If you identify with these 10 signs, you’re most likely being gaslighted.

For example, you:

  1. Are constantly second-guessing yourself.
  2. Start to question if you are too sensitive.
  3. Often feel confused and have a hard time making simple decisions.
  4. Find yourself constantly apologizing.
  5. Can’t understand why you’re so unhappy.
  6. Often make excuses for your partner’s behavior.
  7. Feel like you can’t do anything right.
  8. Often feel like you aren’t good enough for others.
  9. Have the sense that you used to be a more confident, relaxed and happy person.
  10. Withhold information from friends and family so you don’t have to explain things.

The Following Actions are Associated with Gaslighting:

1. Withholding: Your partner pretends not to understand you or flat out refuses to listen to you. He or she might say things like “I don’t want to hear this again.”

Remember, your opinions, feelings and perceptions matter.  You have a voice and you have a right to be heard, without ridicule.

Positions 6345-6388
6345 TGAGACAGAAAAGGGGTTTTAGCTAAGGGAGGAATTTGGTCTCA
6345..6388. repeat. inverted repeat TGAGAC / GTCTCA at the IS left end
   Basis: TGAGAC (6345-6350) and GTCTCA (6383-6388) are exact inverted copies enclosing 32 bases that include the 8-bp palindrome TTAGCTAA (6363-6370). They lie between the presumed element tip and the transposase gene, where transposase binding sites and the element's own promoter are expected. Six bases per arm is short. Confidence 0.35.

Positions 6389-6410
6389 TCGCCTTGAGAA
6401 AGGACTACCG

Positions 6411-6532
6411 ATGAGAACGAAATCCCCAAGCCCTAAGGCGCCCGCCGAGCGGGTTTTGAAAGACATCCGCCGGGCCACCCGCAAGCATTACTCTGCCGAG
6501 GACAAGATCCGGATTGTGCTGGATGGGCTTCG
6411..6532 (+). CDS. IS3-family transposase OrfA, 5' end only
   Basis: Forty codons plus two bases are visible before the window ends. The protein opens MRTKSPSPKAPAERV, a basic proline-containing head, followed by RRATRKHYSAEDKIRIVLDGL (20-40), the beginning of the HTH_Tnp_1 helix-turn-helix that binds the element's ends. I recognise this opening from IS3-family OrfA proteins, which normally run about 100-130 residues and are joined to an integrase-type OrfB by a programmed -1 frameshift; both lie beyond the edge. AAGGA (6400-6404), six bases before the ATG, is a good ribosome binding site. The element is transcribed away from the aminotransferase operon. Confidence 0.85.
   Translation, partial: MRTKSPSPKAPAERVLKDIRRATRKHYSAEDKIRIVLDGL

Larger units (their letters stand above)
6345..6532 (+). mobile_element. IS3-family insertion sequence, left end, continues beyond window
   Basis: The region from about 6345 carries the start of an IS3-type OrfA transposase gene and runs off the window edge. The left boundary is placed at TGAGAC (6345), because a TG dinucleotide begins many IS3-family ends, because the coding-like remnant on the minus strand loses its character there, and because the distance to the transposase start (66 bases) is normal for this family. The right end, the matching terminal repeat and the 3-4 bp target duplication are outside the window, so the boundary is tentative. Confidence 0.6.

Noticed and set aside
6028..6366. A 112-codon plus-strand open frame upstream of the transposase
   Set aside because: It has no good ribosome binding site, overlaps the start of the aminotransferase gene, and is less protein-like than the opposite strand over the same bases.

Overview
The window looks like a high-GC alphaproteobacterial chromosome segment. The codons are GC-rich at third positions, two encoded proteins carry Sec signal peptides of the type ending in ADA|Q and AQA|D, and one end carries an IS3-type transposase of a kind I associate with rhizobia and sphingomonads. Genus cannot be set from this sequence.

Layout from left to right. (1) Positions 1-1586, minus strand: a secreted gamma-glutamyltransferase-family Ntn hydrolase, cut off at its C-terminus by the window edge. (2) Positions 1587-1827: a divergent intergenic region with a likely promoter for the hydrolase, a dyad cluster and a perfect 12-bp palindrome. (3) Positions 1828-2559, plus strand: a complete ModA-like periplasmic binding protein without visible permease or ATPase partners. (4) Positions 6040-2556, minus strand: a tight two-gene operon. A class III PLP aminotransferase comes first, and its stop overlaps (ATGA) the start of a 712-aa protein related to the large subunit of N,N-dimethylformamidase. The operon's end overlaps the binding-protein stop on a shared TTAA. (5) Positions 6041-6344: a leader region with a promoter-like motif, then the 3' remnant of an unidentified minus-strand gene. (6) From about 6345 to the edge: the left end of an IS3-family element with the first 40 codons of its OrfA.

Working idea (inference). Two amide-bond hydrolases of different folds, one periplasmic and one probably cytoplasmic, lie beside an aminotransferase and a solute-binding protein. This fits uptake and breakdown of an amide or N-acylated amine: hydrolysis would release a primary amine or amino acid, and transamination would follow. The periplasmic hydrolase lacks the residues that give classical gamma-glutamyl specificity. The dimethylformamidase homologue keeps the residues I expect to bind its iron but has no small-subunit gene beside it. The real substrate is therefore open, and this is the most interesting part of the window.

2. Countering: Your partner questions your memory, even if you’re sure you know what happened. They say “You’re wrong, you never remember things correctly,” or “You’re imagining things, that never happened.”

Stand your ground, no matter what.

Don’t shrink back and doubt yourself or your ability to correctly remember what has occurred.  If it helps, keep a journal of events.  Documenting helps, especially if you need to prove your case before a judge.

3. Blocking/Diverting: Your partner changes the subject to silence you or questions how you’re feeling, saying things like “Is that another crazy idea you got from your (friend/family member)?”

This tactic is meant to shut you down, and fast.

Note how you feel when your partner says these things to you.  You may feel deflated.  Or you may feel confused and end up second-guessing yourself.

4. Trivializing: Your partner makes your needs or feelings seem unimportant, constantly telling you that you’re too sensitive, or that “You’re going to get angry over a little thing like that?”

Your feelings matter!  It’s important to note that as adults, we often speak this way to children, too.  Rather than belittle their feelings, we should be validating them.  While a toddler’s tantrum may seem silly, their emotions, to them, are very real.  Instead of using language to belittle, we ought to choose validating phrases such as “I can see you’re upset.”  If your partner repeatedly dismisses or trivializes your feelings, they are, in essence, treating you like a child.